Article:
70th Anniversary of D-Day

clock May 30, 2014 18:10 by author Admin

Several years ago, children visiting the U.S. Capitol were asked about the meaning of Memorial Day.  Many responded that Memorial Day was the day that the pool opened.  As a parent, this answer doesn’t particularly surprise me—nor does it particularly worry me.  Childhood should be about pools, picnics, and play.  But as adults, it is important that we honor our veterans, because as former British Prime Minister Winston Churchill said, “A nation that does not honor its heroes will soon have no heroes to honor.”  On June 6th, the anniversary of the D-Day Invasion, we have the chance to honor veterans of WWII, the deadliest conflict in human history, for their role in defending freedom.

Seventy years ago, 160,000 Allied troops landed along a 50-mile stretch of heavily-fortified French coastline to fight Nazi Germany.  2,500 Americans lost their lives in the first 11 hours of fighting, but by the end of the day the Allies had gained a foot-hold in France and began marching across Europe to defeat Hitler.  Over 209,000 Allied troops were killed, wounded, or went missing during the Battle of Normandy.  The casualty rate was lower than expected, given that the Allies were attacking straight into the teeth of fortified positions, but every husband, uncle, brother, and son killed was precious to this nation. 

Some of the most moving D-Day commemorations are conducted by the people of Normandy.  Last week, a friend, Dr. Holly Walton-Buchanan, visited Normandy and experienced first-hand the gratitude of the French who have not forgotten our role in their liberation, or forgotten the 60,000 American soldiers laid to rest in French soil. She went expecting to be informed; she left profoundly moved by the magnitude of our national sacrifice and by the appreciation of those liberated, as symbolized by a memorial she visited in the town of Ste. Mere Eglise.  The memorial honors the 15,000 U.S. forces parachuted into Normandy to protect the western flank around the town.  As the paratroopers fell, the night sky was lit up by burning buildings, illuminating their descent.  The parachute of one solider, Private John Steele, got caught on a church steeple. Hanging there for hours, Steele was eventually captured by the Germans.  He later escaped and rejoined his unit.  If you have not seen the retelling of this event in the 1962 movie, “The Longest Day,” I recommend it; the movie may help you come closer to understanding the horror, confusion, and sacrifice of America’s finest on D-Day. Today a uniformed mannequin hangs from a parachute on the steeple, in honor of the American liberators.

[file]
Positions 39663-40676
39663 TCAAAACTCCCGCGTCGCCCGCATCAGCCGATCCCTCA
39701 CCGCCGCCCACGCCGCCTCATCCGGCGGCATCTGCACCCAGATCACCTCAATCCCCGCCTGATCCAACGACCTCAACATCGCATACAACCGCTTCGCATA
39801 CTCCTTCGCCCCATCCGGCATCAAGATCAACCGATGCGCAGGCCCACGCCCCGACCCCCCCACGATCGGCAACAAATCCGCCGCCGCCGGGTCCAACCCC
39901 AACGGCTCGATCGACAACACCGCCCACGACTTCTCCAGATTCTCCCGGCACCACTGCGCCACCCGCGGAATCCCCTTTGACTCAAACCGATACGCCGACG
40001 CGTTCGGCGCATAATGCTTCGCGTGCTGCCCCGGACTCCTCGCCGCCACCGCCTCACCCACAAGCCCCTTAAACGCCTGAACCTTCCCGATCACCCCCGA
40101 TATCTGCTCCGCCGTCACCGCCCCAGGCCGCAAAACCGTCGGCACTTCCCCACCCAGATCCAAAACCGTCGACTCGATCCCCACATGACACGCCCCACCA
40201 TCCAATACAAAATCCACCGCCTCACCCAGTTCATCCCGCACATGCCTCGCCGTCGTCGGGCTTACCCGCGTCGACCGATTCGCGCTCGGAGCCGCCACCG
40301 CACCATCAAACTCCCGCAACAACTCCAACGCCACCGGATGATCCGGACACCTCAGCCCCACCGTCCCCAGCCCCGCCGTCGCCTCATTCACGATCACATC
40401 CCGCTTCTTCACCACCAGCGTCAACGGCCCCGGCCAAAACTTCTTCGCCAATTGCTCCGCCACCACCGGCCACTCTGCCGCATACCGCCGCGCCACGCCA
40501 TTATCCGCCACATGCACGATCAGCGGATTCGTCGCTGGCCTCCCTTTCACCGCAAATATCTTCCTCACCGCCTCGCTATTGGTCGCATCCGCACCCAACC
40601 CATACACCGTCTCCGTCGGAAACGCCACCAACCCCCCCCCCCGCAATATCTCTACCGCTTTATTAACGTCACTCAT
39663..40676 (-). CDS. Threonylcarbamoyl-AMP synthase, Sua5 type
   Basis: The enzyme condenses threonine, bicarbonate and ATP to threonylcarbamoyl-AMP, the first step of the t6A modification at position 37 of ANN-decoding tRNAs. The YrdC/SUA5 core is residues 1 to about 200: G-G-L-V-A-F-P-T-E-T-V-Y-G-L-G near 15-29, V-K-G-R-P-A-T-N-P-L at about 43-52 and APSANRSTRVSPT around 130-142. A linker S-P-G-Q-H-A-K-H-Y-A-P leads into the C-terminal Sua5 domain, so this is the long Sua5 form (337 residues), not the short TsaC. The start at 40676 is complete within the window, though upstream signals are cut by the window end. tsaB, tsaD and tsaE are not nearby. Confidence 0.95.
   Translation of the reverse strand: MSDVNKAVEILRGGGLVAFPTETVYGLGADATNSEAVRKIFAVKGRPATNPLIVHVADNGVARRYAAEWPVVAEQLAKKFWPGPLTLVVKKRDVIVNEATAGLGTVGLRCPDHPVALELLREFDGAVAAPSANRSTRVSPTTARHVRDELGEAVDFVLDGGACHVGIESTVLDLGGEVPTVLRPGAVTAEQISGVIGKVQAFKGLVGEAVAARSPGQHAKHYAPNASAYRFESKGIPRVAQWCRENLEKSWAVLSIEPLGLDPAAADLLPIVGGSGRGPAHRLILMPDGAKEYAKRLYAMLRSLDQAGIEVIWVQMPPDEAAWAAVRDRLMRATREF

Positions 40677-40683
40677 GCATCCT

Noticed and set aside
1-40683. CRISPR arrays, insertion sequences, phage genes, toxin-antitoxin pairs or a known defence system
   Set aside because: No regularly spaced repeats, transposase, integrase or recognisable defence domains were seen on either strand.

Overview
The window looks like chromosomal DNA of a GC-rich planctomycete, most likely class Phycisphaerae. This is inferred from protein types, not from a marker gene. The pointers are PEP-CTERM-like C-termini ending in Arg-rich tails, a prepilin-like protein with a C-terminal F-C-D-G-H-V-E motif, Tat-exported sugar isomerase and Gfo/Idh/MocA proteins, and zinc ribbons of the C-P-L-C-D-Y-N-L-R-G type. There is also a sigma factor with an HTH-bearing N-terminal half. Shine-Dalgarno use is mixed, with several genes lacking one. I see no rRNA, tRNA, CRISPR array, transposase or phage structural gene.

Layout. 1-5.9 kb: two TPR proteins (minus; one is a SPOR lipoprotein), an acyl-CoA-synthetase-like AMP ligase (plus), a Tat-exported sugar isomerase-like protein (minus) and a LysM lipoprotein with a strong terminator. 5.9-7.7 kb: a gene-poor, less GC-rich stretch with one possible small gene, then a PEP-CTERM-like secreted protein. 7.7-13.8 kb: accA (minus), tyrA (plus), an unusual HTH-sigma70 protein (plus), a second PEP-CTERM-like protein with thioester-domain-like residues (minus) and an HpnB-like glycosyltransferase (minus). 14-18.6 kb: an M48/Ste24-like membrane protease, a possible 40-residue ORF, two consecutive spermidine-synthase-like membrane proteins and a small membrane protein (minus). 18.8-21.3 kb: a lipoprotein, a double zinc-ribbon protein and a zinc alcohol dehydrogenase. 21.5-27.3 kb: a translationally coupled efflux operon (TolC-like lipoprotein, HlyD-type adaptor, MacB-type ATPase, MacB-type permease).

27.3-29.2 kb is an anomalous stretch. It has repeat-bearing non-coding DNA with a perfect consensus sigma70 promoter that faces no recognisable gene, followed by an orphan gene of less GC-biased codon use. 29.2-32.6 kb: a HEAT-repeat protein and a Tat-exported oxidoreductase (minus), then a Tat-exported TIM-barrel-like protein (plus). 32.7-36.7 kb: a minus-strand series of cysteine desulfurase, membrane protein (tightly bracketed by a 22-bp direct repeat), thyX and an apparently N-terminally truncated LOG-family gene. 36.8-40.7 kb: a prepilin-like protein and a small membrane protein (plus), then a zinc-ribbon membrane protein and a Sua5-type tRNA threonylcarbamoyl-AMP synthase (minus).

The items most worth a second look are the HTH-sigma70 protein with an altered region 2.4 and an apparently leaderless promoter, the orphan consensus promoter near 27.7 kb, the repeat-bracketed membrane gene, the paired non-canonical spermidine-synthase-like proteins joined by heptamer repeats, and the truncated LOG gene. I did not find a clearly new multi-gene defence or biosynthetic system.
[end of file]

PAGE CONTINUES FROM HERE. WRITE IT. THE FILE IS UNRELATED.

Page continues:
The number of living U.S. veterans who fought in France is in sharp decline, and many of them will not see the next D-Day Anniversary. Now is the time to seek out and thank these veterans for their service—before it is too late to personally express your gratitude for all they have done for this country, and for the world.




Honoring the fallen and remembering the families

clock May 5, 2014 21:41 by author Admin

Several years ago I came home from a two week military training exercise — an exercise to prepare my unit for yet another overseas deployment. As I arrived home very late at night, I greeted my husband and then quietly went upstairs to bed so as not to awaken my children. The next morning I was jarred from my sleep by the incessant ringing of the phone.  

I groped around blindly for the receiver, but by the time I picked it up, my 3-year-old son Noah had already answered it from the downstairs phone in the living room. I listened as the caller asked, “Is your mother there?” My son quickly responded in his high, little man’s voice: “She doesn’t live here very much!” His words struck me like a swift stone to the chest; until that moment, I hadn’t thought much about the impact my frequent absences had on my kids.

I often think about my son’s words on that long-ago morning, but they have special meaning for me in May when we observe Memorial Day. Memorial Day — or Decoration Day, as it was then called — was established after the Civil War to commemorate those who died in battle. The Americans we remember fought for their homes against vastly superior British forces; they fought brother against brother over dearly held principals in our Civil War. They fought in the trenches of France, on the bluffs of Normandy, in the icy mountains of Korea, in the jungles of Vietnam, on the Arabian peninsula, and in support of peacekeeping and humanitarian missions too numerous to list. They did so not because they loved war, but for a higher purpose — to protect our nation and preserve our freedom.